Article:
“Being a manager at Indiana is a lot different from being a manager almost anywhere else in the country,” Davis said. “There’s something about being a manager there that elevates you in the real world and in the coaching profession. When you look through a lot of the managers who have come through Indiana and been successful as coaches, he was one of those that wanted to be really, really good. He wasn’t above anything when it came to improving himself as a coach.”
May is one of several managers from that period who went on to become successful college coaches.
Joe Pasternack went on to serve as an assistant at Cal and Arizona, and as head coach at New Orleans and, currently, UC Santa Barbara. Mike Schrage coached as an assistant at Stanford, Butler and Ohio State before getting the head-coaching job at Elon. Schrage is now on staff at Duke.
“When you’re a manager at Indiana, you learn three qualities: self-discipline, loyalty and an incredible work ethic,” Pasternack told IndyStar. “He had an unbelievable way about him, a personality. Being able to connect with people is one of his biggest strengths.”
After graduating from IU in 2000, May accepted a graduate assistant position at Southern Cal under Henry Bibby.
He stayed there two years before returning to Indiana to serve on Davis’ staff in 2002, where he stayed until he took a full-time assistant-coaching job with Eastern Michigan in 2005.
“The ultimate competitor,” said Dane Fife, who played for Knight and Davis at IU and was on staff as a graduate assistant when May returned to Bloomington. “The best thing about him is, he has a great understanding of the level you have to be able to compete at to win a championship in anything. I’m certain he’s brilliant with Xs and Os. I’m certain he’s brilliant at teaching the game itself. But I think Dusty has a great understanding of the fact that if players don’t compete, you’re not going to have a chance to win.”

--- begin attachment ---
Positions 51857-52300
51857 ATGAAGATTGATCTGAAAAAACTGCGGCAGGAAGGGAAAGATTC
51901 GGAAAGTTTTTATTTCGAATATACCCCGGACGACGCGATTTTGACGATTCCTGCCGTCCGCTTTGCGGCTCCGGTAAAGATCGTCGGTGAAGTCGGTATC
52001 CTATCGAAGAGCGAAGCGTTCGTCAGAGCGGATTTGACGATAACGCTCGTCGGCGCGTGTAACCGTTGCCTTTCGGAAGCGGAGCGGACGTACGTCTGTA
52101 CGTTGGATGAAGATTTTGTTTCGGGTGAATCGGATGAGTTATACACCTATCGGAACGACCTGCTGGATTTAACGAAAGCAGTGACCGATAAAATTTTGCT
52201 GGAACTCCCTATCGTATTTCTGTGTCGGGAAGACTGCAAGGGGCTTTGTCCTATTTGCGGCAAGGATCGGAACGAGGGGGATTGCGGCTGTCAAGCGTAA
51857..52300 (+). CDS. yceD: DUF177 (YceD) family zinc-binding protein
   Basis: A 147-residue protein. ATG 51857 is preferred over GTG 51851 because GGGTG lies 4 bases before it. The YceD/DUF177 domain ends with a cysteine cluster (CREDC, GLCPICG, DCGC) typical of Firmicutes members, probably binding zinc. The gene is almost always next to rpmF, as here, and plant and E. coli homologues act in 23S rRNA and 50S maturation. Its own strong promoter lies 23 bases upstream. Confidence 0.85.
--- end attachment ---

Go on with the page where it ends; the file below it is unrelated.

Even after his turn as a manager had ended, and May worked higher up the staff tree under Davis, he remained accessible to Indiana players.
“Dusty was just a guy who was always super passionate about basketball. I remember him having film on every possession, every player you could think of. NBA guys, he would chop stuff up. If you asked him about it, he would have it,” said Marshall Strickland, who played at IU from 2002-06. “He was a great communicator. The players loved him, and just his willingness to do extra — to meet you in the gym at night, to get you an extra workout. All those things build on the traits it takes to reach the levels he is.”
After leaving Indiana in 2005, May briefly accepted a position on Fife’s staff when Fife was hired as the head coach at what was then IPFW, before taking the Eastern Michigan position. He later rejoined Davis at UAB, then worked under Mike White at Louisiana Tech and Florida before taking the FAU job.
In a business that can sometimes bend toward the cutthroat, Davis said May’s selfless approach to his job was refreshing.
“He was genuine,” Davis said. “He always was there to serve and work hard. And his work spoke for itself. If I wanted to go out and jog a mile, he’d jog with me. If I wanted to go out on a recruiting trip, he’d drive. Without any complaint.”
May has helped connect former teammates and staff mates with positions from coast to coast.